(aka bird flu, avian flu) is caused by a type of influenza virus that is hosted by birds, but may infect several species of mammals. It was first identified in Italy in the early 1900s and is now known to exist worldwide. A strain of the H5N1-type of avian influenza virus that emerged in 1997 has been identified as the most likely source of a future influenza pandemic. Strains of avian influenza virus may infect various types of animals, including birds, pigs, horses, seals, whales and humans. However, wild fowl act as natural asymptomatic carriers, spreading it to more susceptible domestic stocks. Avian influenza virus spreads in the air and in manure and there is no evidence that the virus can survive in well cooked meat.
What to look for
- Ruffled feathers
- Soft-shelled eggs
- Depression and droopiness
- Sudden drop in egg production
- Loss of appetite
- Cyanosis (purplish-blue coloring) of wattles and comb
- Edema and swelling of head, eyelids, comb, wattles, and hocks
- Green diarrhoea
- Blood-tinged discharge from nostrils
- Incoordination, including loss of ability to walk and stand
- Pin-point hemorrhages (most easily seen on the feet and shanks)
- Respiratory distress
- Increased death losses in a flock
- Sudden death
- Nasal discharges
Poultry Vaccination as a strategy for controlling AI in commercial birds
Outbreaks of avian influenza in the poultry industry cause devastating economic losses and is generally controlled through extensive culling of infected birds. Alternative strategies also use vaccination as a supplementary control measure during avian influenza outbreaks.. Advantages of Vaccination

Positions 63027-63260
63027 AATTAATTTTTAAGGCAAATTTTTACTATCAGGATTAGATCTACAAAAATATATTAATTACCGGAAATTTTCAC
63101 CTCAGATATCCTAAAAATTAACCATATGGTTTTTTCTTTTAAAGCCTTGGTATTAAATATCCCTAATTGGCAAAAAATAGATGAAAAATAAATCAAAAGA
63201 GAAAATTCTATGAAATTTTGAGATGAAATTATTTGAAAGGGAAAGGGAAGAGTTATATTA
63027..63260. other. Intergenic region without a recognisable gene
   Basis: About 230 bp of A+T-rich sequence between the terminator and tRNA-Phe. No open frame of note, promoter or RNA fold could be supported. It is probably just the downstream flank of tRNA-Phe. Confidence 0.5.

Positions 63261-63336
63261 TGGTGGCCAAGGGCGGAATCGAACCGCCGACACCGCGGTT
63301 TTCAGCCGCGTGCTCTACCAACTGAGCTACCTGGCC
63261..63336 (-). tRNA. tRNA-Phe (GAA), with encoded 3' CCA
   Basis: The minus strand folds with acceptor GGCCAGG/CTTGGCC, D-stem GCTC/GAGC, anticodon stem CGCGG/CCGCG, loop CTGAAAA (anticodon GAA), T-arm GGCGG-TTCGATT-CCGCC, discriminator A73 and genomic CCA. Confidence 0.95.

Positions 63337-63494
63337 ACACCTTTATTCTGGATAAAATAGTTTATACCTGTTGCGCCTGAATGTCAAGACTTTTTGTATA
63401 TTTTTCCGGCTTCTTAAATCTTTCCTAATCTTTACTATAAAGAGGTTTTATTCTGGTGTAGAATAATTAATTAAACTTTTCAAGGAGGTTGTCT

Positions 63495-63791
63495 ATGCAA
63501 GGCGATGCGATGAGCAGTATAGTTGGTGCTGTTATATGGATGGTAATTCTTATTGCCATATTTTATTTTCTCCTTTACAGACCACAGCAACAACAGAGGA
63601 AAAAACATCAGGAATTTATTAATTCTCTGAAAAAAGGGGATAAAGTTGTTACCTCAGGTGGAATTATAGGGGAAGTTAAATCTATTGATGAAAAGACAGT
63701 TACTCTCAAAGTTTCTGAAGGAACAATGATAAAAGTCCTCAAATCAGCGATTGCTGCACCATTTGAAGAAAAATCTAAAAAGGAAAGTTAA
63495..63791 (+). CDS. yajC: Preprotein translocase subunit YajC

- Vaccination reduces susceptibility to infection.
- A higher dose of virus is necessary to infect the vaccinated birds.
- Vaccinated birds shed less virus.
- Decreased contamination of the environment.
- Decreased risk of human infection
- Used strategically vaccination compliments a stamping out strategy by slowing/stopping the spread of the virus
- Vaccination as Part of an Avian Influenza Control Strategy
- VECTORMUNE® HVT AIV
Avian Influenza (Fowl Plague) is a potentially devastating disease, predominantly of chickens and turkeys, although the virus can also affect game birds (pheasants, partridge and quail), ratites (ostrich and emu), psittacine and passerine birds.
Avian Influenza is caused by an orthomyxovirus, or influenza virus and can survive for considerable lengths of time outside of the host and birds are infected through contact with other birds, mechanical vectors such as vehicles and equipment and personnel travelling between farms, markets and abattoirs.
Precautionary requirements include cleaning and disinfection of premises and the establishment of a Biosecurity barrier to help prevent spread of disease is essential.
For more information on biosecurity see the links below
- Efficacy of rHVT-AI Vector Vaccine in Broilers with Passive Immunity Against Challenge with Two Antigenically Divergent Egyptian Clade 2.2.1 HPAI H5N1 Strains
- Efficacy of a Recombinant HVT-H5 Vaccine Against Challenge with Two Genetically Divergent Indonesian HPAI H5N1 Strains
- OIE - HPAI Situation Reports
- Avian Influenza WHO information
- Avian Influenza CDC information
- Bird flu timelines Recombinetics
- About Highly Pathogenic Avian Influenza